What does Real Professional Development Look Like During a Pandemic?

Teaching in the last year has been like riding out a hurricane in a treehouse. As seasoned educators, we tried to come prepared. We knew our student’s emotional needs would be our top priority, we strived to make school feel “normal”, but from the beginning, it was clear that the 2020 - 2021 year would... Continue Reading →

Kanban in the Classroom

When I first introduced EduScrum into the classroom students created FLAPs out of the materials available. In class students worked with painters tape and post its, hybrid groups preferred using a template I had created on Jamboard. Each group found their way to break down their epics and stories into color coded tasks and moving... Continue Reading →

Scaffolding an Agile Learning Experience

150 years of content in five weeks? Yeah, no problem. The students were in charge.  In a lightning speed brainstorm with the founder of L-EAF, Jeff Burstein, the way unit planning was typically done flipped on its side.  Instead of spending weeks meticulously planning every movement and learning path in the classroom I developed one... Continue Reading →

Bringing Agility into the Classroom with L-EAF.org

In January I was plugging along. My students were using EduScrum quite seamlessly. Our Constitution unit had just launched and I was staring straight towards the bright light at the end of the year.  Everything was flowing. I had reduced friction in my teaching. All of my students were interactive and collaborating. Everything was good. ... Continue Reading →

Assessments in Distance Learning

Sitting in a meeting about authenticating assessment, my mind wanders to the overall state of education.  Here we are almost 1 year into a pandemic. Our systems have been thrown against a wall and decimated.  Pivoting in a weekend our normal flow of life came to a dead stop. Everything started spinning and it isn’t... Continue Reading →

Gamify the Constitution

With a rush of excitement, a push towards action and an explosion of intellectual growth the Analyzing Revolutions unit is over. The students have completely blown past expectations in the products they have made, the discussion they have led and the skills they have acquired. The last minute push exhausted all of us, but luckily... Continue Reading →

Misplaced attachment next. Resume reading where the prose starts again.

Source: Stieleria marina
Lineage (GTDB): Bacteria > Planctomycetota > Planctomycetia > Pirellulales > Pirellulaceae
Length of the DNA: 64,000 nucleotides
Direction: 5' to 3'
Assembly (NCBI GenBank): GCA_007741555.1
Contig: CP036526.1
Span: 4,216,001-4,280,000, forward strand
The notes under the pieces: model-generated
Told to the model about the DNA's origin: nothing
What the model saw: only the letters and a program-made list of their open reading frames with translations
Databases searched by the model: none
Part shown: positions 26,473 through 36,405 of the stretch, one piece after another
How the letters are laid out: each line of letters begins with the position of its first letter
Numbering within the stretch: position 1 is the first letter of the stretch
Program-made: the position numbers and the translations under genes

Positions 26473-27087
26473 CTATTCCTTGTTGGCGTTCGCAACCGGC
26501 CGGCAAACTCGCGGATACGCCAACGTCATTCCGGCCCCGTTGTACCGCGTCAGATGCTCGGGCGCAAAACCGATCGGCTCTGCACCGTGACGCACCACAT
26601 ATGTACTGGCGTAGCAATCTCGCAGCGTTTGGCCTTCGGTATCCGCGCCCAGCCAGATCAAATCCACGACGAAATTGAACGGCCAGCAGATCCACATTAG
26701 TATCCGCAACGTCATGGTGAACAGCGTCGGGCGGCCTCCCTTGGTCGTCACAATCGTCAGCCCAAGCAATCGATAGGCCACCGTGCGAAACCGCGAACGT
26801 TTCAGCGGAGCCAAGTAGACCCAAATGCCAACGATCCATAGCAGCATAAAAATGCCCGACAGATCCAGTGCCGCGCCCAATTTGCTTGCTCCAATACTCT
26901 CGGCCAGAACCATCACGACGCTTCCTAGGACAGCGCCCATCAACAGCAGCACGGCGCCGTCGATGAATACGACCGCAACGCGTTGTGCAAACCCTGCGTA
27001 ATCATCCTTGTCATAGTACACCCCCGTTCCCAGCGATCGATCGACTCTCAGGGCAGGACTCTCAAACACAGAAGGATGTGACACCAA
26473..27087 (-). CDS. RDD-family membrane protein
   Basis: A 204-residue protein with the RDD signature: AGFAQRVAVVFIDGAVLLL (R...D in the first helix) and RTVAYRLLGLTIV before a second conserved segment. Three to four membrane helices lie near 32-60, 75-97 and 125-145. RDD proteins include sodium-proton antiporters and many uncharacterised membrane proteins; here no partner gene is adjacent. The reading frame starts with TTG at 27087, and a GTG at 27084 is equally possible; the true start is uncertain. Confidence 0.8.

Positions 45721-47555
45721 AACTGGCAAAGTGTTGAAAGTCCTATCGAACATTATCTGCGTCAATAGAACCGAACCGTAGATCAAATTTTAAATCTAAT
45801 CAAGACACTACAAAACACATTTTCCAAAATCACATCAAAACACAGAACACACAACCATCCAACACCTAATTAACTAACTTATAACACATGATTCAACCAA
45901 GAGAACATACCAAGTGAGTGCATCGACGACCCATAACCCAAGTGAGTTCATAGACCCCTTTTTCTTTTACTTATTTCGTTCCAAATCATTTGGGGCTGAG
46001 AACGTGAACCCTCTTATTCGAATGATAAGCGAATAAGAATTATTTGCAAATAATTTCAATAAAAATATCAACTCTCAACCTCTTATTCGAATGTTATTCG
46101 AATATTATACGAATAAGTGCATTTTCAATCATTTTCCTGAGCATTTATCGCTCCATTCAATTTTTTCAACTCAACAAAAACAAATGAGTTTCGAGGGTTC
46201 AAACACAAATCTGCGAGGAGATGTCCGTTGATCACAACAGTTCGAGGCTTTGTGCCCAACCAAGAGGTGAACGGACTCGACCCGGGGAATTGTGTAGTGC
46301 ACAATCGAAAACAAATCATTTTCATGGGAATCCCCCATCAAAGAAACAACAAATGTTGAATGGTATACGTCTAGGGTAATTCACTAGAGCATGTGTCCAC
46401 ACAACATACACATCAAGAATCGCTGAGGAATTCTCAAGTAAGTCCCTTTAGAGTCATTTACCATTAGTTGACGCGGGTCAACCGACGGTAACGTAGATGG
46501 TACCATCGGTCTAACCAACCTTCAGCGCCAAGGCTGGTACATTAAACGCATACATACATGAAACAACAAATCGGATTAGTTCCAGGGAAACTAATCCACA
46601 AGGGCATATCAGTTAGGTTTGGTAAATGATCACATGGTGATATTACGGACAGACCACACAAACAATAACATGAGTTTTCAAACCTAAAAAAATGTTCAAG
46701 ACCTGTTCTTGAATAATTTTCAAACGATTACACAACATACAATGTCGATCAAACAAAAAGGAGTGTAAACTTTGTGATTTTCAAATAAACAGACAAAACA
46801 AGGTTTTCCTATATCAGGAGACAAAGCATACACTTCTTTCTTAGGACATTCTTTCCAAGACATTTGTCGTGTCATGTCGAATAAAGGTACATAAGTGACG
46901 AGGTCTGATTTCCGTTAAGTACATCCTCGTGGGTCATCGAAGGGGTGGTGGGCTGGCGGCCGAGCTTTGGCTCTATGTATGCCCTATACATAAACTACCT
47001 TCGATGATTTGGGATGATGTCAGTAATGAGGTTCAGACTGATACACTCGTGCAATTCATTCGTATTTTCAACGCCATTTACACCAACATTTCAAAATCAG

Student Voice Drives Curriculum

Reading the U.S. Constitution is not a priority of my 8th grade students. At this point in the year their genuine interest has built about the Constitution, but the actual want to read a document written in 1787 is not on this "Must Do" list. This year we have the extra challenge of students transitioning... Continue Reading →

Declaration of Independence the Musical

When Middle School students are told they are going to engage with a primary source the feeling of the room shifts. The smiling faces disappear. The air becomes stagnant. All joy in the world has been stifled. Not even the worlds most famous break up letter brightens their faces. The Declaration of Independence is not... Continue Reading →

Boston Massacre Trial

SET THE STAGE One of the major skills I teach is argumentative writing. One would think that taking naturally argumentative pre-teens and harnessing that energy with be easy, unfortunately it is not. Students that can argue over grades, the pros and cons of wearing leggings at school and which football team will reach the Super... Continue Reading →

Analyzing Revolutions

The new unit on revolutions is content heavy. We are exploring the American road to revolution and the Revolutionary War. In the past students have created timelines that are a reference that will be used in the next unit when learning the U.S. Constitution. This year changed the project to involve a larger world view. ... Continue Reading →

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